The following are the main principles of the Stella Adler acting technique:

The actor's imagination: Adler believed that an actor's imagination is the key to creating a convincing character. She emphasised the importance of the actor's ability to visualise the world of the play and to create a vivid inner life for the character. 

Emotional truth: Adler believed that actors must be emotionally truthful in their performances, and must be able to connect with the emotions of their characters. This requires the actor to be vulnerable and to use their own experiences to inform their performance. 

The actor's body: Adler believed that an actor's physical presence is essential to their performance. She focused on the use of the actor's body to convey emotion and to create a sense of physical reality on stage. 

Script analysis: Adler believed that actors must have a deep understanding of the play and the characters they are portraying. She emphasised the importance of analysing the text and understanding the historical and cultural context of the play. 

Given circumstances: Adler believed that actors must have a strong sense of the given circumstances of the play, including the physical environment, the relationships between characters, and the social and historical context.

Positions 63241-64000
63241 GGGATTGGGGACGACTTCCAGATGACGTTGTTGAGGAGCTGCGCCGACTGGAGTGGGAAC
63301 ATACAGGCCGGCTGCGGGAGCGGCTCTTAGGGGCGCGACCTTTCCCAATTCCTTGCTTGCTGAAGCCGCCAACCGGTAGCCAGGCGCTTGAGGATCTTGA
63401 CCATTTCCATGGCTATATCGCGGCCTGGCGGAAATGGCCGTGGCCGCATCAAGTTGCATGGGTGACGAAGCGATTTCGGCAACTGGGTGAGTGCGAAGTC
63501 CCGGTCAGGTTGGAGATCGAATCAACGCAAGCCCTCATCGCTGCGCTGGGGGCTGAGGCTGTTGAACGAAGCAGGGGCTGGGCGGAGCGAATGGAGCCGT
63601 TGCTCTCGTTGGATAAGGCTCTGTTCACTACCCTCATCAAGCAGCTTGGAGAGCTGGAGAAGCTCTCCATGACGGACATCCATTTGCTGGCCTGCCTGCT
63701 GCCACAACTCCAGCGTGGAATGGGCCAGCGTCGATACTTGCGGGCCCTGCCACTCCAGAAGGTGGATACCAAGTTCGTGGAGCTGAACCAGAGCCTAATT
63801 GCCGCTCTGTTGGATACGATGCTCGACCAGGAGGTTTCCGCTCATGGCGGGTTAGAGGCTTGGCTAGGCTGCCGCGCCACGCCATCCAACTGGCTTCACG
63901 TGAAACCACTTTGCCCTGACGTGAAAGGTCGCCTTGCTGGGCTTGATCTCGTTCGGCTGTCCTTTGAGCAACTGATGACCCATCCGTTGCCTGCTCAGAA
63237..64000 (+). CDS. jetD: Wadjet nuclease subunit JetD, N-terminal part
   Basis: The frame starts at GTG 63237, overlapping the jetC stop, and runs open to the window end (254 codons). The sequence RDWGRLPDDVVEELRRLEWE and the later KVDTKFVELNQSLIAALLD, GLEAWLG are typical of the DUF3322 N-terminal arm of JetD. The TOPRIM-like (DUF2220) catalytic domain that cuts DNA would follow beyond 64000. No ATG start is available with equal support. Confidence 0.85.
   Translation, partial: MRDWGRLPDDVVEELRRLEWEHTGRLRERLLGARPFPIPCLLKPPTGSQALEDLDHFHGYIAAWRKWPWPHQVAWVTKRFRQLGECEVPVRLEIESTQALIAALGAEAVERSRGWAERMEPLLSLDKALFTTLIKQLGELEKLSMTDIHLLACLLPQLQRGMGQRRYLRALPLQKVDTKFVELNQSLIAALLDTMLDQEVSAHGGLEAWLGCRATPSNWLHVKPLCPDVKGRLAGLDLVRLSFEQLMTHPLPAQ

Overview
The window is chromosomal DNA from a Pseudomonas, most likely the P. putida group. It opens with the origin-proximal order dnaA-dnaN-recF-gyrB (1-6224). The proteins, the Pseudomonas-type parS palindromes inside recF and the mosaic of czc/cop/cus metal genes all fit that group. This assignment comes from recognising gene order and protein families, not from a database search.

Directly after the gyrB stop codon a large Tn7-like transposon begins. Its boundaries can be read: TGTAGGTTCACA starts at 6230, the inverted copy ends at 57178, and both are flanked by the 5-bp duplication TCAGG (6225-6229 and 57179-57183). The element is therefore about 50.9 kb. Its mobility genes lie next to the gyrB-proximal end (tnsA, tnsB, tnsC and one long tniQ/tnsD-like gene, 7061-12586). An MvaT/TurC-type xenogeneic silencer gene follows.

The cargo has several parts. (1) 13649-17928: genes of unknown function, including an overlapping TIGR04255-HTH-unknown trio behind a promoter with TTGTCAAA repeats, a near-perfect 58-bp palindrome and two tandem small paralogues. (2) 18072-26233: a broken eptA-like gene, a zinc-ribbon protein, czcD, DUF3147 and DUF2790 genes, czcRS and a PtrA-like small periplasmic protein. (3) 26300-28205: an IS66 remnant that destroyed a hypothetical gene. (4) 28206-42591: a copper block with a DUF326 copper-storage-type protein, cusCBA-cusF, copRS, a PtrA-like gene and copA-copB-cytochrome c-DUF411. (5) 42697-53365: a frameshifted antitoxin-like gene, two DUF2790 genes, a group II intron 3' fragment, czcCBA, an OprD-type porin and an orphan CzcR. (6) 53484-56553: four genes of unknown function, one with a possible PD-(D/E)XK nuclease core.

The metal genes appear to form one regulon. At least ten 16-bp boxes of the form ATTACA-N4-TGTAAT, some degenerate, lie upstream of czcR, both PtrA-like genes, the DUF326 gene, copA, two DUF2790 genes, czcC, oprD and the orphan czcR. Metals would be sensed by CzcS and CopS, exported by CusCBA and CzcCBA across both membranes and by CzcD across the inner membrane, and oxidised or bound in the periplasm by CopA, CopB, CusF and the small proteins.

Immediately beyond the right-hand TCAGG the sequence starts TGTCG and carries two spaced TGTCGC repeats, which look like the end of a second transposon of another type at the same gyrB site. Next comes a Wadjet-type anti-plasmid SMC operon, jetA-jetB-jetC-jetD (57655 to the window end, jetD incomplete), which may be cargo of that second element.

Action and objectives: Adler believed in the importance of the actor's objectives in a scene and the actions they take to achieve those objectives. She believed that actions should be physical and visible, and should be rooted in the character's emotional truth. 

The actor's instrument: Adler believed that an actor's instrument is their voice and body, and that actors must train these tools to be effective in their performances. She emphasized the use of voice and movement exercises to develop the actor's instrument. 

Overall, the Stella Adler acting technique emphasizes the importance of imagination, emotional truth, and a deep understanding of the text and given circumstances in creating a convincing and engaging performance.